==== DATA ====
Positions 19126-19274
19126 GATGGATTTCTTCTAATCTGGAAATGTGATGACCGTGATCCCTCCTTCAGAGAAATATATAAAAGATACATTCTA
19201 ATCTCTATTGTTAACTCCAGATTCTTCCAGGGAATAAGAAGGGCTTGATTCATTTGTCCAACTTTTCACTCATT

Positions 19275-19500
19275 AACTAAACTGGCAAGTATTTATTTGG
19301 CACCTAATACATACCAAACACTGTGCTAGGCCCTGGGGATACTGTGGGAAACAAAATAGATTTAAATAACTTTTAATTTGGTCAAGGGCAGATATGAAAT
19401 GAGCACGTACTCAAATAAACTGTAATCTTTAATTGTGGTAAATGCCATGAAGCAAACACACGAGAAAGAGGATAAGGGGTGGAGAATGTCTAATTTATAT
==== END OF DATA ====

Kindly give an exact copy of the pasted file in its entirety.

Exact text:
Positions 19126-19274
19126 GATGGATTTCTTCTAATCTGGAAATGTGATGACCGTGATCCCTCCTTCAGAGAAATATATAAAAGATACATTCTA
19201 ATCTCTATTGTTAACTCCAGATTCTTCCAGGGAATAAGAAGGGCTTGATTCATTTGTCCAACTTTTCACTCATT

Positions 19275-19500
19275 AACTAAACTGGCAAGTATTTATTTGG
19301 CACCTAATACATACCAAACACTGTGCTAGGCCCTGGGGATACTGTGGGAAACAAAATAGATTTAAATAACTTTTAATTTGGTCAAGGGCAGATATGAAAT
19401 GAGCACGTACTCAAATAAACTGTAATCTTTAATTGTGGTAAATGCCATGAAGCAAACACACGAGAAAGAGGATAAGGGGTGGAGAATGTCTAATTTATAT